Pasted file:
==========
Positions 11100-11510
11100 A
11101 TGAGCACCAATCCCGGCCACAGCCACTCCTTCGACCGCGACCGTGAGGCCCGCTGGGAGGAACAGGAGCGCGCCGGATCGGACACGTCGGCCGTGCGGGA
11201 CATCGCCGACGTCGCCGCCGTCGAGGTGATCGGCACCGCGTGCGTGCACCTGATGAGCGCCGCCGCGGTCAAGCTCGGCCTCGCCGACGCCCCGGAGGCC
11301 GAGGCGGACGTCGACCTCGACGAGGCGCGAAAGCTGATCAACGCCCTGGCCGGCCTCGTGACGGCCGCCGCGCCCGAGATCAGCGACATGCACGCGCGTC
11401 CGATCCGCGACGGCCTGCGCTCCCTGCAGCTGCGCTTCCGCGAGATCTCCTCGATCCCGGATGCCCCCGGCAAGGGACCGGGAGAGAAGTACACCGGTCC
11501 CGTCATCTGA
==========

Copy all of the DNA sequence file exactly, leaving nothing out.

Positions 11100-11510
11100 A
11101 TGAGCACCAATCCCGGCCACAGCCACTCCTTCGACCGCGACCGTGAGGCCCGCTGGGAGGAACAGGAGCGCGCCGGATCGGACACGTCGGCCGTGCGGGA
11201 CATCGCCGACGTCGCCGCCGTCGAGGTGATCGGCACCGCGTGCGTGCACCTGATGAGCGCCGCCGCGGTCAAGCTCGGCCTCGCCGACGCCCCGGAGGCC
11301 GAGGCGGACGTCGACCTCGACGAGGCGCGAAAGCTGATCAACGCCCTGGCCGGCCTCGTGACGGCCGCCGCGCCCGAGATCAGCGACATGCACGCGCGTC
11401 CGATCCGCGACGGCCTGCGCTCCCTGCAGCTGCGCTTCCGCGAGATCTCCTCGATCCCGGATGCCCCCGGCAAGGGACCGGGAGAGAAGTACACCGGTCC
11501 CGTCATCTGA